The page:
Creditor's pre-contract obligations

4 minute read
14 March 2015


This article was originally published in the March 2015 edition of Motor Finance.

The European Court of Justice (ECJ) has given a preliminary ruling on the interpretation of the Consumer Credit Directive (2008/48/EC) (the CCD), which harmonised the regulation of consumer credit across Europe, and in particular in relation to pre-contract information duties of lenders.

What was in issue?

Readers will be familiar with the CCD which imposed certain duties on lenders when dealing with consumers. These duties included the provision of certain pre-contractual information and assessing consumers' creditworthiness before credit agreements were concluded. In CA Consumer Finance v Ingrid Bakkaus & Ors, the ECJ was asked to interpret the scope of the following requirements (paraphrased from the CCD):

Article 5(1): Before agreements are concluded, lenders must provide consumers with the information needed to compare different offers in order to make an informed decision on whether to conclude a credit agreement. This should be done by means of the Standard European Consumer Credit Information (SECCI) form.

Article 5(6): Lenders must provide adequate explanations to consumers to enable them to assess whether the agreement is adapted to their needs and financial situation. This includes, where appropriate, explaining the information provided on the SECCI.

Article 8: Before credit agreements are completed, lenders must assess consumers' creditworthiness on the basis of sufficient information, where appropriate obtained from the consumer and where necessary on the basis of consulting relevant databases.

The ECJ was asked to clarify:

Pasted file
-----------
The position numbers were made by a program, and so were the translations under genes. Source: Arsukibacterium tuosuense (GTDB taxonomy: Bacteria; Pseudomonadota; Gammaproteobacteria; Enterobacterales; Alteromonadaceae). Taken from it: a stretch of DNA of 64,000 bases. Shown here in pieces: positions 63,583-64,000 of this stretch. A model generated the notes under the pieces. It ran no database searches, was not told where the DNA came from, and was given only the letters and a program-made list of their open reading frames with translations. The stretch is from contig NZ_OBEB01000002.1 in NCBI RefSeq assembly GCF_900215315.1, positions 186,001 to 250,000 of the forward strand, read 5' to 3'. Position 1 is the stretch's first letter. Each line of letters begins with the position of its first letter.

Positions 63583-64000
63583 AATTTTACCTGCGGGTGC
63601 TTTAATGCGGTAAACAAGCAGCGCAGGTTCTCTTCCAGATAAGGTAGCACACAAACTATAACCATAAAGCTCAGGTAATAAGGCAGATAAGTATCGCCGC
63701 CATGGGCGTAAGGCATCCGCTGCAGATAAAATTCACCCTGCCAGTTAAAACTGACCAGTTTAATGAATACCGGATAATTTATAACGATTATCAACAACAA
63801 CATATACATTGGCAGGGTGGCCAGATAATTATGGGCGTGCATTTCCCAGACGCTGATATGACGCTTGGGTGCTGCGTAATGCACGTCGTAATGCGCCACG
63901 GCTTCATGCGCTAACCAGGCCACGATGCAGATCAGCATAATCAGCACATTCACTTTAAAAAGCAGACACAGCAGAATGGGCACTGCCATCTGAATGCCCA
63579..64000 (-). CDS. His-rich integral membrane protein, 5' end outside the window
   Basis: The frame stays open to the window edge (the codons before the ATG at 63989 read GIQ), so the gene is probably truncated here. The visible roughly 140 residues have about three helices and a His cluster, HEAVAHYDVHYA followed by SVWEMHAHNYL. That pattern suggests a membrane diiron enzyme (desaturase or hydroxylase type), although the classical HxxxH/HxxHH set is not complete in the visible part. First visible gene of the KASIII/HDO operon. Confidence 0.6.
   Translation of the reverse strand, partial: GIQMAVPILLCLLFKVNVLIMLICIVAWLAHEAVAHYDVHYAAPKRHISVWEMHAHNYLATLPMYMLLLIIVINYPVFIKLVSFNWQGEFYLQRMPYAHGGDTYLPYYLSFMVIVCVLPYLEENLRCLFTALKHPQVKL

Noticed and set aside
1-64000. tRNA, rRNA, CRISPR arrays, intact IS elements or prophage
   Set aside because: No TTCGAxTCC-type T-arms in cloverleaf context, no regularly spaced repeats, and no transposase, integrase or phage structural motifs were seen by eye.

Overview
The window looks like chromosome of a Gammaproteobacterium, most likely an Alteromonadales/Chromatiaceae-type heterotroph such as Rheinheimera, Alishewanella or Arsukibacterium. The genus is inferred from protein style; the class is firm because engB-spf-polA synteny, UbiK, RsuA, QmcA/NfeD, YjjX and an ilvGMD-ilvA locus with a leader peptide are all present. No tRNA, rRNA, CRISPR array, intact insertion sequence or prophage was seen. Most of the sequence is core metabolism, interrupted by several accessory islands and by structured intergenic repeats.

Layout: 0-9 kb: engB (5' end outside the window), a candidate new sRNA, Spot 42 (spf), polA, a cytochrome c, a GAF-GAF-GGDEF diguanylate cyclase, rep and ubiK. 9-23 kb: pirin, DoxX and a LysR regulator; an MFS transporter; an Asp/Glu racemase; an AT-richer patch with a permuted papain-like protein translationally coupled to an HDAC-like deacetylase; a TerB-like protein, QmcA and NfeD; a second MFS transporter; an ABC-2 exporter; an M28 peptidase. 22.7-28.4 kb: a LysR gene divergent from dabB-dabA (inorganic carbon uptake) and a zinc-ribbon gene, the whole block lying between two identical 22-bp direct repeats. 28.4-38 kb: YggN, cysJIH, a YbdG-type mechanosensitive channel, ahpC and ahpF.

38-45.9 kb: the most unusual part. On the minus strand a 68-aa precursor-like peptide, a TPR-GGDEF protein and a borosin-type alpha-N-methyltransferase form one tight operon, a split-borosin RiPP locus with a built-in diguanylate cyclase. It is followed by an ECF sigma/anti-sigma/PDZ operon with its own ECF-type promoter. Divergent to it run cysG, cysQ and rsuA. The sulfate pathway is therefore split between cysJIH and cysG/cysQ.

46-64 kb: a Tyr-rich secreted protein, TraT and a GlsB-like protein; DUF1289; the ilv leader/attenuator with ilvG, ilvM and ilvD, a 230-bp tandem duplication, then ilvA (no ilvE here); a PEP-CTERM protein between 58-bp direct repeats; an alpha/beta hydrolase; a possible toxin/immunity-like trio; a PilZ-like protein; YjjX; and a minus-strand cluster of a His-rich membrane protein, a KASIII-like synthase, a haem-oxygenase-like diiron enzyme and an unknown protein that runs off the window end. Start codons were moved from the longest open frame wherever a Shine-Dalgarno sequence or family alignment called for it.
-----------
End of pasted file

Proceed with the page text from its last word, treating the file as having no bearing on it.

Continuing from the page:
1. Who bears the burden of proving (non-) fulfilment of the lender's information duties in Article 5?

The ECJ confirmed that the lender bears this burden.

2. Whether a standard term within the contract stating that the consumer has "received and read the SECCI" would suffice without that term being supported by documents issued by the creditor?

The ECJ held such a term was not enough on its own as this would effectively reverse the burden of proof to the consumer.

3. Whether the creditworthiness checks required by Article 8 can be carried out solely on the basis of information supplied by the consumer, or is independent verification required?

The ECJ held independent verification was not required provided the lender thought the self-certified financial information (and supporting documentation) sufficient.

4. Whether lenders have to check the consumer's financial situation and needs before they can adequately explain the provisions of the agreement to the consumer in line with Article 5(6)?

The ECJ held it can be done in either order but that following the assessment of the consumer's creditworthiness the explanations provided may need to be adapted (either orally or in a document) prior to completion of the credit agreement.

Impact of ruling for lenders' standard procedures

Finance companies should continue to ensure that they retain documentation to evidence discharge of their pre-contractual obligations to inform and explain. This will also help support any standard contractual term stating that the consumer has received and read the required pre-contractual information, should the need arise.

Documentation to support statements of means such as wage slips, mortgage redemption statements, bank statements etc should be obtained from the consumer. If there are any concerns or suspicions over the adequacy or truthfulness of any such documentation then additional supporting documentation should be requested, independent checks made, or the application declined. Of course, lenders must now also comply with the provisions of CONC including the concept of affordability.

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